A momentous day in parliament was broadcast live in cinemas in the Polish capital as Donald Tusk was finally elected premier, while Jaroslaw Kaczynski made a peaceful – albeit bitter – exit.
Donald Tusk, leader of Poland’s democratic opposition, was finally elected prime minister by the new parliament on Monday evening, after a day-long session during which many of the obsessive themes of post-Communist Polish politics were resurrected.
On Tuesday at 09:00, Tusk is scheduled to deliver a speech in which he will outline his vision for governing to parliament. Then parliament, with its democratic opposition majority, is set to give a vote of confidence to the new government, whose composition Tusk will also present.
The previous day, the mood was festive among opposition politicians and their supporters: it would be the last day with Law and Justice (PiS) politician Mateusz Morawiecki as prime minister and just two more days before Donald Tusk, leader of the united democratic opposition, would have a government in place.
“READY, STEADY, GO!” Donald Tusk wrote on Monday morning on the X Platform (formerly Twitter), capturing the mood of eager expectation among the 11.5 million voters who chose one of the three democratic opposition parties in the October 15 election – Tusk’s own Civic Platform, the alliance between the agriarian PSL and Poland 2050 of Szymon Holownia, and The Left alliance – who together have 248 seats in the 460-seat lower house.
That same mood could be felt among opposition supporters at the Kinoteka cinema in the Palace of Culture and Science in the heart of Warsaw, who had gathered there to watch the live broadcast of the parliamentary session where Morawiecki would be rejected and Tusk elected on big screens.
The idea for the viewing came after millions of people were seen watching Sejm proceedings live on YouTube since the new parliament has been in place. The management of the cinema had to make two halls available for the event to satisfy demand.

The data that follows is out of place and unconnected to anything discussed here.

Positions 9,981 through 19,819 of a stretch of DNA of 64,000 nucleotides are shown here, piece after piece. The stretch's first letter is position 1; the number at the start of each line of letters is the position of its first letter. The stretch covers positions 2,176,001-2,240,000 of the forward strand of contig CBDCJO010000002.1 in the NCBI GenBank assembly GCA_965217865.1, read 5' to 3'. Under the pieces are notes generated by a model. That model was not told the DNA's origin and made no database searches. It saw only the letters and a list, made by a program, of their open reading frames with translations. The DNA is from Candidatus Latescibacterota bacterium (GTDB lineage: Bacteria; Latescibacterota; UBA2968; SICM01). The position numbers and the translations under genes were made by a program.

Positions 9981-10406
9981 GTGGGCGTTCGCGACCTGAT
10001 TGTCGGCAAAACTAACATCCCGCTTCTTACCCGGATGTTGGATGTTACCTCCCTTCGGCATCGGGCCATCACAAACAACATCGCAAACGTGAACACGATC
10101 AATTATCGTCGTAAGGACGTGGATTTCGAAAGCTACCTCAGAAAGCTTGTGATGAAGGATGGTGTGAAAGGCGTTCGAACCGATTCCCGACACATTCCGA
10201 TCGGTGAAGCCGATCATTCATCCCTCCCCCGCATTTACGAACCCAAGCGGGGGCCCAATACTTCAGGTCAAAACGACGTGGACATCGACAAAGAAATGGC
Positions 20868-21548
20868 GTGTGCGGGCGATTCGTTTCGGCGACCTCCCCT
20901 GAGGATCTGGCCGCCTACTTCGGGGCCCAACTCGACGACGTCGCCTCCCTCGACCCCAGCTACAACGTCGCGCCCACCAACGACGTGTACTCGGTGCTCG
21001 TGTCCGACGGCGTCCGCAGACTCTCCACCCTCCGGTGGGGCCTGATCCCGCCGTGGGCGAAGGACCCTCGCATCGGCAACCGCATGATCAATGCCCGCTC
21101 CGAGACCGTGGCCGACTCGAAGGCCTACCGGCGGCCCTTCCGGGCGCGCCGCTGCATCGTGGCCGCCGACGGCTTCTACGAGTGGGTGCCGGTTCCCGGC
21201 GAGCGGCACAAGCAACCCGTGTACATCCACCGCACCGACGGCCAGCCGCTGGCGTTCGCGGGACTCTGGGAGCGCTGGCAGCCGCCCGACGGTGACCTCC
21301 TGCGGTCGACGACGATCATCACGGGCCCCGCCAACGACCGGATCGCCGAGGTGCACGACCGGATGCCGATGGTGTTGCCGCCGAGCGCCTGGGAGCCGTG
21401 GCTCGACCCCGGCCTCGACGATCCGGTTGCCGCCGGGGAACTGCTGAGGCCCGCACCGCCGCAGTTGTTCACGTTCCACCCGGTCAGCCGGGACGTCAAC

The audience, mostly young and middle aged, ate popcorn and even drank beer as they watched the session on Monday, reacting to the various speeches by politicians. When it was Morawiecki’s turn, the audience laughed ironically when he expounded on noble ideals such as women’s rights and clapped generously at his departure.
When PiS leader Jaroslaw Kaczynski made his intervention, in which he blamed others for the “terrible” situation in the country, someone in the audience shouted “It’s the Germans”, just seconds before Kaczynski indeed pointed at Germany as being the guilty party for the current state of affairs in Poland.
After Tusk was appointed, audience members all stood up and sang the Polish national anthem, “Marsz Dąbrowski”.
“I expect the new government to settle scores with PiS, for all the wrongdoing they have committed while in power,” 35-year-old Tomasz, who had taken the day off work and travelled to Warsaw from the central city Lodz to watch the parliamentary session in the cinema. “But it’s also important to unite this polarised country. I don’t think the new government should forget about the people that voted for PiS, those living in the provinces or having smaller incomes.”
On November 27, despite the clear electoral victory of the democratic alliance, President Andrzej Duda reappointed Mateusz Morawiecki as prime minister given his party had won the most votes in the election, and charged him with forming the next government.
Over the subsequent two weeks allowed by the constitution for that task, Morawiecki failed to gather the majority needed to pass a vote of confidence for his government in the parliament; PiS holds 194 seats and by the end not even its putative partner, the far-right Confederation, was willing to support it.